Archive | May, 2020

Update on Violence in the Western Sahel

Malian army accused of extra judicial killings Latest figures on extra-judicial killings by the Malian and Nigerien armed forces will do nothing to resolve the problem of insecurity in the western Sahel. Instead, they risk exacerbating the growing spiral of violence. Niagalé Bagayoko discusses how to reform national security forces in the Western Sahel As Niagalé Bagayoko explains in this piece for the French news magazine Le Point, it is not only local militias; jihadists and other armed groups that represent a security threat to the populations of the western Sahel; the security forces of Mali, Burkina Faso and Niger are also implicated. Violence in the western Sahel: a Peul perspective A significant number of Peuls have joined the Islamist armed groups operating in the western Sahel. This has led to the stigmatisation of the Peul community as a whole and a breakdown of trust between Peul leaders, government authorities and neighbouring communities. The situation is further complicated by the divisions between some Peul leaders and their communities and the fact that Peul communities are themselves far from homogeneous.

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Book Review: English, C. (2017). The Book Smugglers of Timbuktu – The Quest for this Storied City and the Race to Save its Treasures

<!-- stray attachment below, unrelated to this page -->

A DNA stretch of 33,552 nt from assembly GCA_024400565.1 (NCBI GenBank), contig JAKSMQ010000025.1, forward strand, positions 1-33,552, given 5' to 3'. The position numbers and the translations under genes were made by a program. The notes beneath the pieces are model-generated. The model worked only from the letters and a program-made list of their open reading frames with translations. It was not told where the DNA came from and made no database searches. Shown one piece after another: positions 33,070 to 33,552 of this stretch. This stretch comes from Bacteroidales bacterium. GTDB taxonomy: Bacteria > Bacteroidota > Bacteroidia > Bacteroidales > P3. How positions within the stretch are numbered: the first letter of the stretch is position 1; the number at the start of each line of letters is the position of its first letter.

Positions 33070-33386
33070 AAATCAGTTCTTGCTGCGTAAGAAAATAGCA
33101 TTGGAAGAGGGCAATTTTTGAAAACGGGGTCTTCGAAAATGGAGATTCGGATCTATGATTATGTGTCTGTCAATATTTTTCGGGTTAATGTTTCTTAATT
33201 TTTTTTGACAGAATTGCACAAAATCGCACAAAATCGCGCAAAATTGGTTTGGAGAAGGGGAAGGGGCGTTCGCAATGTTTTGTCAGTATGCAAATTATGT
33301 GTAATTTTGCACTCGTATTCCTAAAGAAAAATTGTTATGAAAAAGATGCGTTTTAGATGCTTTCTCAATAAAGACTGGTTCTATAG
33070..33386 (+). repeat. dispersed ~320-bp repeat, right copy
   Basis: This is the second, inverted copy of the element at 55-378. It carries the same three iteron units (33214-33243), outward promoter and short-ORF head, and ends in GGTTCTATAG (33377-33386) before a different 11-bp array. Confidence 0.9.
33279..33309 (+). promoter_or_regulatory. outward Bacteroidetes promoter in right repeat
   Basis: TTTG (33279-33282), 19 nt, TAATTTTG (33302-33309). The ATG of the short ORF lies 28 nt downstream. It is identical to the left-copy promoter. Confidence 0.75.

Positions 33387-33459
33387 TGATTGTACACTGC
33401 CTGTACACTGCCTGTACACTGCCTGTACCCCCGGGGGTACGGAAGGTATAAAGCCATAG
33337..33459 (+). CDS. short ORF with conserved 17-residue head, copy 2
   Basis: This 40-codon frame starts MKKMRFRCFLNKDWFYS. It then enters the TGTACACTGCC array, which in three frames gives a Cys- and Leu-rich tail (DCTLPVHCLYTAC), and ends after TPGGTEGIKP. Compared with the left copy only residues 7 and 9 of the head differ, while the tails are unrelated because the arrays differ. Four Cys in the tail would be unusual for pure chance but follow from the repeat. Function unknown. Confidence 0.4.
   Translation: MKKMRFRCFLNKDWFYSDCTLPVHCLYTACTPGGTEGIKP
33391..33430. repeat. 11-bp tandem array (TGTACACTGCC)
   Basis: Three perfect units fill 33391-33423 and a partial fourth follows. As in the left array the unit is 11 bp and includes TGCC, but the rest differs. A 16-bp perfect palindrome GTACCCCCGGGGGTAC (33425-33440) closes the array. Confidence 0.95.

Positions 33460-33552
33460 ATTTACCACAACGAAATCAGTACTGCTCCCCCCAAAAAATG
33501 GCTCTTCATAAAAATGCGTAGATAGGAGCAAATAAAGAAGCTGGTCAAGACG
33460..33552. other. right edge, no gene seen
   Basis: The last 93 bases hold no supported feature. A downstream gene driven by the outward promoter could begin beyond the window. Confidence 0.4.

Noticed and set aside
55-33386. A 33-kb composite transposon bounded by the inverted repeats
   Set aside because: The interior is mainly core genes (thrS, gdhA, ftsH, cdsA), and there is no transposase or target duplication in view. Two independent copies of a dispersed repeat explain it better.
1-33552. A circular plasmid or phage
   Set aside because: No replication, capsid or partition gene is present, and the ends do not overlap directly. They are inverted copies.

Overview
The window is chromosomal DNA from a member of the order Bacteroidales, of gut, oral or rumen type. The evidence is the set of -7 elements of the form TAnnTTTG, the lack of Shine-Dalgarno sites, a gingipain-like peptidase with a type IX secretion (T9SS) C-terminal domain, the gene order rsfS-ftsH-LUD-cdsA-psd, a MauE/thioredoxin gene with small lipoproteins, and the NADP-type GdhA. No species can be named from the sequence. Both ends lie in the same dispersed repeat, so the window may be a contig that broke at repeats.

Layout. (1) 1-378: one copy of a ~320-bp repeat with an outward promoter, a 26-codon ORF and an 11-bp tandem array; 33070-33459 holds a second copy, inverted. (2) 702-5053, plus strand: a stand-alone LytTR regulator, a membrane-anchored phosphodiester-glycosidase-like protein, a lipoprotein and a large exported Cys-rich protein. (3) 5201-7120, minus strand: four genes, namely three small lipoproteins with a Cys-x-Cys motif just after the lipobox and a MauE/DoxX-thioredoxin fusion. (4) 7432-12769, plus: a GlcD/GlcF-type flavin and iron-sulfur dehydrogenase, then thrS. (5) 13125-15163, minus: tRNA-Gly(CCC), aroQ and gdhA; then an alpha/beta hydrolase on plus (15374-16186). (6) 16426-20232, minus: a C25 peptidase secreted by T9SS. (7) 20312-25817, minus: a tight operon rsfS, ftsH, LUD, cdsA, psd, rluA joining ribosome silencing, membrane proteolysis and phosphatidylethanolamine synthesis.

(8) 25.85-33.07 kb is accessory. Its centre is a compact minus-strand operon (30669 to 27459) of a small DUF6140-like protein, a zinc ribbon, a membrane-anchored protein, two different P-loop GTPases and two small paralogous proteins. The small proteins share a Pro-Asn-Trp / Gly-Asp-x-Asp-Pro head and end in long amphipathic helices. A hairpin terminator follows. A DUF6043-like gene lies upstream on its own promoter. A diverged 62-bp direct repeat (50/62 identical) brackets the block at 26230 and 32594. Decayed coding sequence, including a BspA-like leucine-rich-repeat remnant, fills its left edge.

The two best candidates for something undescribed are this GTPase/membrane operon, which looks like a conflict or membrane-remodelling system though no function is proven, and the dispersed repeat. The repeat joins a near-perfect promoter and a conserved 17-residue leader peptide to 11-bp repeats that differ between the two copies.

English, C. (2017). The Book Smugglers of Timbuktu – The Quest for this Storied City and the Race to Save its Treasures. London: William Collins In August 2011 Tuareg fighters returned to Mali from the Libyan conflict, bringing with them weapons and military experience and the prospect of renewed violence in the country. By 2012, with the help of foreign and local militants, Tuareg separatists successfully seized most of Azawad, including the ancient city of Timbuktu. While the Malian government sought to regain control of the region, scholars in Timbuktu turned their thoughts to the thousands of historical archives held in the city and the risk that this insurrection posed to the security of these documents. Charlie English, a British journalist for The Guardian and member of the Royal Geographical Society with a long-standing fascination with Africa recounts the tale of how these archives were smuggled out of Timbuktu under the noses of the separatists and Islamists that had seized control of the region. Not only does English tell the story of how these archives were moved following the destruction of many of the city’s sacred monuments, but also interweaves his narrative with the stories of nineteenth-century European colonial explorers. […]

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